In 1989 a small trucking company relocated from Missouri to Tulsa to better serve its largest client. Today, more than 25 years later, Melton Truck Lines has grown from a fleet of 30 trucks and a handful of employees to more than 1,100 trucks and more than 1,200 employees.
Bob Peterson, president of Melton Truck Lines, says that with the growth the company had experienced over the last quarter-century, it was time to build a new headquarters for the trucking business.
“As our business has grown, from 30 trucks to now 1,100, it simply requires more space,” says Peterson. “We would have to push out a wall, remodel, gobble up the conference rooms and turn them into offices … we simply required more space for our employees.”
Peterson’s goal for the new facility was to provide space for all of its employees to feel comfortable. A large atrium greeting visitors to the facility would connect the administrative personnel to one another, as well as to the truck drivers. Peterson wanted to maintain the feel of Melton Truck Lines of a quarter-century ago, when only a few dozen worked for the company.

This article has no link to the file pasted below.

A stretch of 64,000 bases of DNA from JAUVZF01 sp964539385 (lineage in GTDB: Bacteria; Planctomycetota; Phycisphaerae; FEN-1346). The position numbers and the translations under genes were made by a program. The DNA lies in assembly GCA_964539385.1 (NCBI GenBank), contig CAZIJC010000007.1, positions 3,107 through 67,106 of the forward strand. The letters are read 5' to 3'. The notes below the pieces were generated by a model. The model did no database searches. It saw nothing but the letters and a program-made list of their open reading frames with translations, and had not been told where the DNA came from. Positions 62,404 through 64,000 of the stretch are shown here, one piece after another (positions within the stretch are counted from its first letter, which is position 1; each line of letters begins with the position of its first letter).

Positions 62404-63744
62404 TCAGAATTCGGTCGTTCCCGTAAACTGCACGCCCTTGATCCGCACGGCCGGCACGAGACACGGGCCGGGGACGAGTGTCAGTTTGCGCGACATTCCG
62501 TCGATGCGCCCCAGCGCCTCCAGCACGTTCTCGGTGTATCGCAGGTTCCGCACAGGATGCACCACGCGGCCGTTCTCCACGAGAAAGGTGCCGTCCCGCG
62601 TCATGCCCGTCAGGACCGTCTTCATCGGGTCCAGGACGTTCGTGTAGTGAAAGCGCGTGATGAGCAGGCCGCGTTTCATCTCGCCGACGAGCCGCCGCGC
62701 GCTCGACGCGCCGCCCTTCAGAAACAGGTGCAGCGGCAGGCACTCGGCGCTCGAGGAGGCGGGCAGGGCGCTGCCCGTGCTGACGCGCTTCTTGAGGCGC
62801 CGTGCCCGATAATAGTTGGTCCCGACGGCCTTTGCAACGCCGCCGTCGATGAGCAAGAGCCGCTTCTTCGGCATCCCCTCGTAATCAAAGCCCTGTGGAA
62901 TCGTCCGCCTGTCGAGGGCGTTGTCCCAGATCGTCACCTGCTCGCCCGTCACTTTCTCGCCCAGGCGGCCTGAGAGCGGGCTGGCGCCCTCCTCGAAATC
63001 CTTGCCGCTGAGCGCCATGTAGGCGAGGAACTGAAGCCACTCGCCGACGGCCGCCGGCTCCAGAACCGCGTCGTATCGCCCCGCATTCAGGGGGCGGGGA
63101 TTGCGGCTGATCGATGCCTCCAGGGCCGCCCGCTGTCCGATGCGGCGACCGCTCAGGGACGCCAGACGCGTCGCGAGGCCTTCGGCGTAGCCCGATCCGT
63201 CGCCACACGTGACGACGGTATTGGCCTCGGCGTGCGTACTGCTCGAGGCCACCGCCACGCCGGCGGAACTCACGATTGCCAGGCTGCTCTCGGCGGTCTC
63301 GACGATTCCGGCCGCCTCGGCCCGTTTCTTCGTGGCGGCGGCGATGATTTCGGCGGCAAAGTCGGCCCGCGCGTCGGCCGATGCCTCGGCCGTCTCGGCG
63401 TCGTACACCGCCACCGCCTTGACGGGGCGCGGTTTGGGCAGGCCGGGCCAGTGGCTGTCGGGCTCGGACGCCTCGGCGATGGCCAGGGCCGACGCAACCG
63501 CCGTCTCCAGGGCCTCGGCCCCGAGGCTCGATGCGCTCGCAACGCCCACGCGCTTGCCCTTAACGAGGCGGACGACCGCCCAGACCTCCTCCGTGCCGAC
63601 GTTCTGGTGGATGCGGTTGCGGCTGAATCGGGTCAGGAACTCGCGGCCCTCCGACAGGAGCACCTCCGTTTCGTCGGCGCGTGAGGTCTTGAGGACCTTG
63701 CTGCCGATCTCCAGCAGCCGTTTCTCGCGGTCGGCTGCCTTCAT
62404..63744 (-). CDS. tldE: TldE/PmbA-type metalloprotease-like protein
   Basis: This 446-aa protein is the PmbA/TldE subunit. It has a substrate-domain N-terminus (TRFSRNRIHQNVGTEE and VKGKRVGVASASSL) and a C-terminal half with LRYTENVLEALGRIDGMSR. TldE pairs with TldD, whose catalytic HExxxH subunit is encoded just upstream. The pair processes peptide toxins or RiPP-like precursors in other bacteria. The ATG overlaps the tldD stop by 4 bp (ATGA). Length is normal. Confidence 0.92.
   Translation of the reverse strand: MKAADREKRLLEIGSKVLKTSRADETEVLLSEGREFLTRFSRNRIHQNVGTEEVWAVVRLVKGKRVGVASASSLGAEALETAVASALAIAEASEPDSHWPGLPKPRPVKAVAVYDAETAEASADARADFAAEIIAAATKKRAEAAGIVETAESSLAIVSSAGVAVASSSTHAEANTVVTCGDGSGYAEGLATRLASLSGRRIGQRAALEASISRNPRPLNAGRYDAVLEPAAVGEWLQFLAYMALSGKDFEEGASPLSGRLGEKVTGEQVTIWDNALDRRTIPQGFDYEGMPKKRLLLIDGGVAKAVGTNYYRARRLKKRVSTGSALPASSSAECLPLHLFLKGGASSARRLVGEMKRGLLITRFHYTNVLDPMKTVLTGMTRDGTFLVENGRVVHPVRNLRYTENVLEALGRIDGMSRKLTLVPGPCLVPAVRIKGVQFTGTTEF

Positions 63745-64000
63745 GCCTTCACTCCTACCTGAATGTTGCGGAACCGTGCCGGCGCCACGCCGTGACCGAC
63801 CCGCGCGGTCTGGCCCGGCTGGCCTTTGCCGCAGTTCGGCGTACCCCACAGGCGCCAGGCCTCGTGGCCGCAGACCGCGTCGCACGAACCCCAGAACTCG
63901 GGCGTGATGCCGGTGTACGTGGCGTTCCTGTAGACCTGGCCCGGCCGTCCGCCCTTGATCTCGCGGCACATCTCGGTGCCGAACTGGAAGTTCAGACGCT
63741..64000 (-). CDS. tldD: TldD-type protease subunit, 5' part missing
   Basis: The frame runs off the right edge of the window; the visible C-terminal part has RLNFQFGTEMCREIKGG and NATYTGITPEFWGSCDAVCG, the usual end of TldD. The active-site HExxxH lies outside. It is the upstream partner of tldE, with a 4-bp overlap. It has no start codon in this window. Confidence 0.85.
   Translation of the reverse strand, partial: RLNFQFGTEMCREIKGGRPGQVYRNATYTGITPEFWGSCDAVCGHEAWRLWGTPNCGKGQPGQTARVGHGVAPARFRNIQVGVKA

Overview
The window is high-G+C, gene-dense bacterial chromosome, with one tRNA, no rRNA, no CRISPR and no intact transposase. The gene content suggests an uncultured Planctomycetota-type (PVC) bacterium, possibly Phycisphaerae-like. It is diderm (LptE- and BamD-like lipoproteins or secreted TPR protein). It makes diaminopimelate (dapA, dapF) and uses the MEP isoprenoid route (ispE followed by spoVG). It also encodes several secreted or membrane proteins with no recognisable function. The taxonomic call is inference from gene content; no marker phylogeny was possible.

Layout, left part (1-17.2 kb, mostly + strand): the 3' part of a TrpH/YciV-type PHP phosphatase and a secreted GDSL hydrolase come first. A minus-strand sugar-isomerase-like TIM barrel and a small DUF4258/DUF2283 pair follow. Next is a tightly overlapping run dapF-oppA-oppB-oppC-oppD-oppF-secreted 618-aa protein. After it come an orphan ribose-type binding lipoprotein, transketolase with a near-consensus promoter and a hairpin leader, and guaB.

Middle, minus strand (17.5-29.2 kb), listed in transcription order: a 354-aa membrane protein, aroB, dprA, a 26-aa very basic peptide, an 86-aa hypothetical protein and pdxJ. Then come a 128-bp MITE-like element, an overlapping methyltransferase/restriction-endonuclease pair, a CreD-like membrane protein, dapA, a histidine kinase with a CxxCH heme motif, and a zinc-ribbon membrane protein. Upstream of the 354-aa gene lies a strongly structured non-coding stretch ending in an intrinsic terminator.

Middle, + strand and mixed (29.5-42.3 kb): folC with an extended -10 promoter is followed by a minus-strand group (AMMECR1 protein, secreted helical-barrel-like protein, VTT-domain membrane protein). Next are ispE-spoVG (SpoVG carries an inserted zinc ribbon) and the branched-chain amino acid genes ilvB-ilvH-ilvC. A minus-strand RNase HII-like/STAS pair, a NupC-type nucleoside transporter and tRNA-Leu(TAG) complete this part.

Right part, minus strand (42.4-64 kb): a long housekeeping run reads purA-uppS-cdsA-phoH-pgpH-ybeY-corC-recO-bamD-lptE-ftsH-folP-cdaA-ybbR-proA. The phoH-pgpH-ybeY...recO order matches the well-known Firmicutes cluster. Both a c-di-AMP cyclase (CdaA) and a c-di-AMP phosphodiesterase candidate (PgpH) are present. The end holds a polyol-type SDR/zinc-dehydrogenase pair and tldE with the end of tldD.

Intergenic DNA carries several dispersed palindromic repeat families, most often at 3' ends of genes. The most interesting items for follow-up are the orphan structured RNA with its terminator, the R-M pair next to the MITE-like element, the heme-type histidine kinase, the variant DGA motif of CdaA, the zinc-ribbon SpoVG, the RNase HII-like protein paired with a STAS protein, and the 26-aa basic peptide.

“We interviewed several architectural firms and explained to them the feel of what we wanted … we always try to keep a small company feel even as we’ve gotten larger,” he says. “For years at our old facility, there was one floor, one lounge, and you bumped into people all the time. We needed to build for the next decade or so, but because land is precious for a trucking company, we had to go up. How do you keep people connected on three floors and 80,000 square feet?”
The Tulsa-based architecture firm Kinslow, Keith & Todd was awarded the project. Lead Architect Jim Boulware says that Peterson’s idea of the open atrium is what drove the design of the three-story building. A large fireplace with an 80-foot chimney anchors the space. A 16-by-10-foot television monitor hangs above the fireplace and shows weather reports from various parts of the country. Commons facilities – including the atrium, a cafeteria, gym and offices – occupy the rest of the first floor.